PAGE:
apiary: a bee yard where a beekeeper keeps beehives.
Apivar strips: a product for treating mites in the hive.
attendants: approximately a dozen specialized worker bees that surround the queen and take care of all her daily needs so that she can spend her time laying eggs.
bearding: This term is used to describe hundreds of bees hanging out on the outside of the hive, usually occurring during hot temperatures as a way to cool off.
brood: bee babies 👶🏻
candy board: a wooden board consisting of hardened sugar (carbohydrates), water, and optional vitamins that is placed on top of the hive and fed to colonies during fall and winter when naturally occurring sources of nectar are less available.
capped honey or capped brood: honey comb or brood comb that has been sealed by the bees using a thin layer of wax.
comb: This is the waxy substance with a hexagonal shape. How the comb is used is entirely up to the bees; they decide whether the comb is used to raise brood or produce honey.
deeps: or deep boxes refers to the largest of the boxes that usually houses all the bees and frames of brood. “Double deeps” refers to 2 of these large boxes placed one on top of the other.
“drawn” wax: comb that has been created by the bees and filled onto a frame.
drones: male bees
frames: wooden structures where bees build comb for honey or for brood
honey flow or nectar flow: refers to the time of year in a certain geographical area where there are abundant sources for nectar and when bees are gathering nectar to produce honey.
hygienic queens: queens that are bred to be more resistant to mites than traditional queens.
nuc: a small cluster (nucleus) of bees, usually obtained when starting to keep bees. A “nuc” can refer to the actual bees themselves or the container they’re in, like the one below. The bees in a nuc have already started building comb and rearing brood on 5 frames. This is one of the fastest, albeit expensive, ways to start keeping bees. A nuc typically costs $150-$200.
nurse bee: a nurse bee cares for the brood by feeding and checking on each larva for 8 days until the brood is capped, at which time it continues to grow before hatching. Next to larvae, these are the youngest bees in the hive.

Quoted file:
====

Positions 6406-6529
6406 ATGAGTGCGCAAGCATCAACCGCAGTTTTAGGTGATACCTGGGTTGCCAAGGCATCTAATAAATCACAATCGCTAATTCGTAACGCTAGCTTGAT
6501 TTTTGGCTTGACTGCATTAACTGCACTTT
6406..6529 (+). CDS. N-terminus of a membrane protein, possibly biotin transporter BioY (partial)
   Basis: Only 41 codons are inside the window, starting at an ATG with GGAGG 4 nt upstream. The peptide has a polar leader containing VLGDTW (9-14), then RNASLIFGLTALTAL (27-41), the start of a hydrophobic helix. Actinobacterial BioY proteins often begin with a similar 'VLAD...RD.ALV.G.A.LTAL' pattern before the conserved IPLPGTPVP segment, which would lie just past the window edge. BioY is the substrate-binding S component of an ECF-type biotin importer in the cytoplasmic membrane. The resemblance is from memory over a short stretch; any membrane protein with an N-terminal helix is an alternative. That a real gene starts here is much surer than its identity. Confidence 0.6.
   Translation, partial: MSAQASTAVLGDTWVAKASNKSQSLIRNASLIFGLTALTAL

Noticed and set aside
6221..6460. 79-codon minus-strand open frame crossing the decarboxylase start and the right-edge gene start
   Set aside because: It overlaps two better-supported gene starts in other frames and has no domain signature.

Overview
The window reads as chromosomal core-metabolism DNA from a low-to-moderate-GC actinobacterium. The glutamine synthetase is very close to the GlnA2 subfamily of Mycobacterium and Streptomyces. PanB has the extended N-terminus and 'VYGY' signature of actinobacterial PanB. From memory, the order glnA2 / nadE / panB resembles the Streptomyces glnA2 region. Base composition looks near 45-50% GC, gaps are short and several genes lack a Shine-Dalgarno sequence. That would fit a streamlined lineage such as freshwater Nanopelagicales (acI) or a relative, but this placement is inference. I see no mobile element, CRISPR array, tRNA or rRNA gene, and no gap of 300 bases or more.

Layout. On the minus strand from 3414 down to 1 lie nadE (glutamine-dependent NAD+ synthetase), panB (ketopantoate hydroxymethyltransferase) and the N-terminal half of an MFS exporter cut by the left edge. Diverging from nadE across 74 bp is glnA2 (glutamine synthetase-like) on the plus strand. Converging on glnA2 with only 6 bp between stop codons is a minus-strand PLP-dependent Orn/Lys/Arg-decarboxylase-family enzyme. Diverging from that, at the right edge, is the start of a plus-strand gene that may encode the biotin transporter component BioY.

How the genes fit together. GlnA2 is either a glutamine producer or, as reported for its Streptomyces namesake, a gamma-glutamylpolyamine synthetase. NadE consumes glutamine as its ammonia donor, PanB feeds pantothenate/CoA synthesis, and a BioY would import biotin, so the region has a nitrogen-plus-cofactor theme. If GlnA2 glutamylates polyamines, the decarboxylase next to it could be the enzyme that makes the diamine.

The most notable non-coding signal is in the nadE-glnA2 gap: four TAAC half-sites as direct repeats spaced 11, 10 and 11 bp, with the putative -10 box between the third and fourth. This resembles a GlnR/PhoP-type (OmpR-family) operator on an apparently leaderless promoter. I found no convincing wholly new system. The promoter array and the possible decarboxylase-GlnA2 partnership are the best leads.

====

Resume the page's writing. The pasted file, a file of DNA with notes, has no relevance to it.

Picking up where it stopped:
orientation flights: these hovering maneuvers are necessary for each newly foraging bee to know the exact location of the hive.
oxalic acid: a product for treating mites in the hive.
pollen patty: a patty made of substitute pollen (protein) and water that is fed to hives during fall and winter when naturally occurring sources of pollen are less available.
queen cell: A larger cell, shaped like a peanut, usually found at the bottom of a frame. Worker bees may choose to grow a new queen for a few reasons: the queen is dead or non-existent, the queen is in poor health and not laying well, or the colony is preparing to swarm.
queen excluder: Like the name suggests, the excluder keeps the queen out of certain parts of the hive, determined by the beekeeper. A queen is a little larger than the other bees in the hive and can’t squeeze through this metal (or plastic) grid frame.
split: A controlled event by a beekeeper in which the keeper divides the colony into two to keep the colony from swarming because they are running out of room in the hive.
super: A small box placed on top of deep boxes that usually holds frames designed for honey collection.
swarm: An uncontrolled event by a colony in which the colony decides to divide themselves into two because they have run out of space in the hive. Also refers to the actual collection of bees that has left. (“I saw a swarm in the sky!”)
swarming: The action of a colony of bees that is leaving the current colony in search for more space. (“The bees are swarming!”)